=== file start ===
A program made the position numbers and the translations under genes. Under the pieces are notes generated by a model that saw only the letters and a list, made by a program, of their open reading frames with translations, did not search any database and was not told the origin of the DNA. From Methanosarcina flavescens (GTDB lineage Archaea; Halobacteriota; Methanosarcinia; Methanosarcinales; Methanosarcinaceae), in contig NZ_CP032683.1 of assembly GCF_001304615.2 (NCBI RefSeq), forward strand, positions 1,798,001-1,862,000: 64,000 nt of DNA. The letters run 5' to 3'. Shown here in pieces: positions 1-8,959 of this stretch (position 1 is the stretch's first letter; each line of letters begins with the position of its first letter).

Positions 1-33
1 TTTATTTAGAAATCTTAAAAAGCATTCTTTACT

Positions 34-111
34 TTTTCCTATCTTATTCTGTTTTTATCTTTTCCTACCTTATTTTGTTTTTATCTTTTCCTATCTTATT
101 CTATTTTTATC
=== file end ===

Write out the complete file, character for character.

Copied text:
A program made the position numbers and the translations under genes. Under the pieces are notes generated by a model that saw only the letters and a list, made by a program, of their open reading frames with translations, did not search any database and was not told the origin of the DNA. From Methanosarcina flavescens (GTDB lineage Archaea; Halobacteriota; Methanosarcinia; Methanosarcinales; Methanosarcinaceae), in contig NZ_CP032683.1 of assembly GCF_001304615.2 (NCBI RefSeq), forward strand, positions 1,798,001-1,862,000: 64,000 nt of DNA. The letters run 5' to 3'. Shown here in pieces: positions 1-8,959 of this stretch (position 1 is the stretch's first letter; each line of letters begins with the position of its first letter).

Positions 1-33
1 TTTATTTAGAAATCTTAAAAAGCATTCTTTACT

Positions 34-111
34 TTTTCCTATCTTATTCTGTTTTTATCTTTTCCTACCTTATTTTGTTTTTATCTTTTCCTATCTTATT
101 CTATTTTTATC